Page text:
Exhaust gas recirculation (EGR) is an NOx (Nitrogen oxide and Nitrogen Dioxide) reduction technique used in most Gasoline and Diesel engines.
EGR works by recirculating a 5-10% of an engine's exhaust gas back to the engine cylinders. Intermixing the incoming air with recirculated exhaust gas dilutes the mix with inert gas which slows the combustion, and lowers the peak temperatures. Because NOx formation progresses much faster at high temperatures, EGR serves to limit the generation of NOx. EGR valves remain closed at engine idle since the inert gas received from the EGR would not provide necessary power to keep an engine running at low RPM.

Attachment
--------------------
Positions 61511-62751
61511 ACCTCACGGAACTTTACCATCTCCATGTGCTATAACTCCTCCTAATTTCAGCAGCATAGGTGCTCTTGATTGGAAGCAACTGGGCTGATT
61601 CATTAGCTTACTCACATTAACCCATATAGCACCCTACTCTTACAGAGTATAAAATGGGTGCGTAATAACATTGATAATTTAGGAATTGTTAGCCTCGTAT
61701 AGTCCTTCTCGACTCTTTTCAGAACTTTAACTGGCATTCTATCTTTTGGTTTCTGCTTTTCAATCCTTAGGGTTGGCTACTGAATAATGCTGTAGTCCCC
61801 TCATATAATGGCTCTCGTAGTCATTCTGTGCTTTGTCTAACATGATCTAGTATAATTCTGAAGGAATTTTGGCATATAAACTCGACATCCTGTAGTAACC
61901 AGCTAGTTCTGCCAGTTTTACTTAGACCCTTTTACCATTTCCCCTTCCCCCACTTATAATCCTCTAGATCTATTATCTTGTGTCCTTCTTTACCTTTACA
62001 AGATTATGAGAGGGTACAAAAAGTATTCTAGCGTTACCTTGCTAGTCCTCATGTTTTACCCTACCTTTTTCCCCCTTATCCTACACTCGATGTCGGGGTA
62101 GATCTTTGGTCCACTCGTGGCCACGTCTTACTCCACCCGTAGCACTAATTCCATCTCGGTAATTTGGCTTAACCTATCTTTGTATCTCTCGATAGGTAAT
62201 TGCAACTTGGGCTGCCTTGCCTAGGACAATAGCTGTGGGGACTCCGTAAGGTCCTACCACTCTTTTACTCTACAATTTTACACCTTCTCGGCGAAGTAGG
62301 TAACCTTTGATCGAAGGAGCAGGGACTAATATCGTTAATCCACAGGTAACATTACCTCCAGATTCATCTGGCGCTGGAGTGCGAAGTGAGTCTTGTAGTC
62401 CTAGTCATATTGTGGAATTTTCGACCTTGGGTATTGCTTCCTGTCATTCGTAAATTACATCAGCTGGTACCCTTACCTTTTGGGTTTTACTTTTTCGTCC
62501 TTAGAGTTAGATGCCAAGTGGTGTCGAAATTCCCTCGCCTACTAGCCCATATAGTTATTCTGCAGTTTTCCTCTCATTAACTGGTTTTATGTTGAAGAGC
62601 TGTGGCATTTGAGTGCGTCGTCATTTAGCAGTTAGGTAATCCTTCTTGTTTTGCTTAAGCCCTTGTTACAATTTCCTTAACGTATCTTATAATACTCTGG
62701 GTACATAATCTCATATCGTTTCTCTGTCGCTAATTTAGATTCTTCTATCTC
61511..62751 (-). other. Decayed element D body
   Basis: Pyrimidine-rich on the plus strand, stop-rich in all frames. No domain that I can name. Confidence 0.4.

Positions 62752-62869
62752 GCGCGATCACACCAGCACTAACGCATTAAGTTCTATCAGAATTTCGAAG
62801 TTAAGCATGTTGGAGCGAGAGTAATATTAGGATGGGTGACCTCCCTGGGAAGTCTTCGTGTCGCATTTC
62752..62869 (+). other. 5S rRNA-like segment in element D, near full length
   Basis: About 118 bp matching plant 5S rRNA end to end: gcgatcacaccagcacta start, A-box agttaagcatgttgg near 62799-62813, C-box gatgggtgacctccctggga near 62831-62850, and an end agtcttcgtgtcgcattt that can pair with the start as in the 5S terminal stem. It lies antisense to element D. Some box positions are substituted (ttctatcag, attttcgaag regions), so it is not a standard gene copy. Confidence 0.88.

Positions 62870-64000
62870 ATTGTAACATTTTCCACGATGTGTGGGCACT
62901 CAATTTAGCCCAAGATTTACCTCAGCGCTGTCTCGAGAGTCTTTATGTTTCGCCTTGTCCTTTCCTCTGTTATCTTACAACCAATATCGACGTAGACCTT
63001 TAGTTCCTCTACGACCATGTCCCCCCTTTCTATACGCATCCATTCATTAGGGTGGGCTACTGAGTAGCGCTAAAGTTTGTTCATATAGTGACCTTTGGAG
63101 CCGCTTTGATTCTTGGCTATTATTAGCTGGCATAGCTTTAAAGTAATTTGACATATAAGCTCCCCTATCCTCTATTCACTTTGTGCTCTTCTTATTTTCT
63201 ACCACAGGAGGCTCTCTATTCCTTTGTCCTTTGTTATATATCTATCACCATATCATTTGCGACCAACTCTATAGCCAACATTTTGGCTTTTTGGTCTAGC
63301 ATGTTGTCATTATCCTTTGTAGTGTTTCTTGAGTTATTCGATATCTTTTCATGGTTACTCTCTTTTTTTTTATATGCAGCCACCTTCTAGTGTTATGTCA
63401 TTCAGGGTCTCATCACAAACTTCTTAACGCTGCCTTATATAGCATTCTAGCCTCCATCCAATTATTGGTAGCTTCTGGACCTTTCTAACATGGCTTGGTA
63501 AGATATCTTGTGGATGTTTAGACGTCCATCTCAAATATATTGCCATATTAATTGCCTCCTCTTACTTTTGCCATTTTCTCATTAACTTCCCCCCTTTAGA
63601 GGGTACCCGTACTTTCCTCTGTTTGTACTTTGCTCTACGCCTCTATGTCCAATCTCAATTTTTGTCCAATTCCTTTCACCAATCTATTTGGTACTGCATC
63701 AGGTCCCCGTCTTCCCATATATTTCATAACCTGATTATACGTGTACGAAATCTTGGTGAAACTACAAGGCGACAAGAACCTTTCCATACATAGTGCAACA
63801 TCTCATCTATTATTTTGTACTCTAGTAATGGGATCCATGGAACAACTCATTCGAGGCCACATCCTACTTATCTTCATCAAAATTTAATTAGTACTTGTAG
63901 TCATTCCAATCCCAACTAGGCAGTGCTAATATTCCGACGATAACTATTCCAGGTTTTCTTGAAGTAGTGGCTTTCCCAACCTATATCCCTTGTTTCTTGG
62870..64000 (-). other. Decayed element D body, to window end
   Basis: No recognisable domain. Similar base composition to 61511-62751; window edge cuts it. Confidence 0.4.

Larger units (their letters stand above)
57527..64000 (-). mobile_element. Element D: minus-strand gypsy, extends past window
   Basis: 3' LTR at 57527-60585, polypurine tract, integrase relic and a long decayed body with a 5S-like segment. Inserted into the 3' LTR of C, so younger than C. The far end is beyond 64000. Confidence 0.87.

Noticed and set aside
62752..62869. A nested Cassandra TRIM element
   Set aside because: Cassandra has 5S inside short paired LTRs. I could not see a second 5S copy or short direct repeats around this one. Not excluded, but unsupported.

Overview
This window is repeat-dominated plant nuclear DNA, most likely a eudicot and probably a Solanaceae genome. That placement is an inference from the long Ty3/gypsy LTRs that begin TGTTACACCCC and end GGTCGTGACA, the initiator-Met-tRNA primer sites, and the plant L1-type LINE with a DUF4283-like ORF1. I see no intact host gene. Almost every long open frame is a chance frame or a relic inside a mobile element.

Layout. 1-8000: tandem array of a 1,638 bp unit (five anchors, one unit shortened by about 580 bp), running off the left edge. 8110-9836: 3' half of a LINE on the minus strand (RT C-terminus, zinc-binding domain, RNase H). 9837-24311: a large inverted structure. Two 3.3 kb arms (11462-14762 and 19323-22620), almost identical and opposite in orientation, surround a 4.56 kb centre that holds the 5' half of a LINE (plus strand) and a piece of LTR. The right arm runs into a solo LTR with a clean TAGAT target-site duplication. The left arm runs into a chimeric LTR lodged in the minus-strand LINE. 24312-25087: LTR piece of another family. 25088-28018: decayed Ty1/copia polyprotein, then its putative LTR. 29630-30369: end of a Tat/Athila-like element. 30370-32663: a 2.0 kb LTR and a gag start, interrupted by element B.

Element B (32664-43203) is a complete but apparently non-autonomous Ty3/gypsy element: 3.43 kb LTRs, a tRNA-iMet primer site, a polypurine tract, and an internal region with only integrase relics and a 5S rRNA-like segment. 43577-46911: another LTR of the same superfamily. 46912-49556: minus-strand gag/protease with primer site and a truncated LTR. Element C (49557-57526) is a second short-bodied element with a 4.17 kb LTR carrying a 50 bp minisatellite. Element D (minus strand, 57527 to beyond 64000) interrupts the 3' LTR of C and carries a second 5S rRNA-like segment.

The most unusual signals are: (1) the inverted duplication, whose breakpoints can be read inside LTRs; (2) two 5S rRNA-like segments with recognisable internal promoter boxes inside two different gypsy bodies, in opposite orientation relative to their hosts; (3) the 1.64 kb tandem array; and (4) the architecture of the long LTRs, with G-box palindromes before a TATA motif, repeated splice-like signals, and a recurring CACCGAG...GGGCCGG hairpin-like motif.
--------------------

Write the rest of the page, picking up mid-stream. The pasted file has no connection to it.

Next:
Recirculation is usually achieved by piping a route from the exhaust manifold to the inlet manifold, which is called external EGR. A control valve (EGR Valve) within the circuit regulates and times the gas flow. Some engine designs perform EGR by trapping exhaust gas within the cylinder by not fully expelling it during the exhaust stroke, which is called internal EGR.
In modern diesel engines, the EGR gas is cooled through a heat exchanger to allow the introduction of a greater mass of recirculated gas.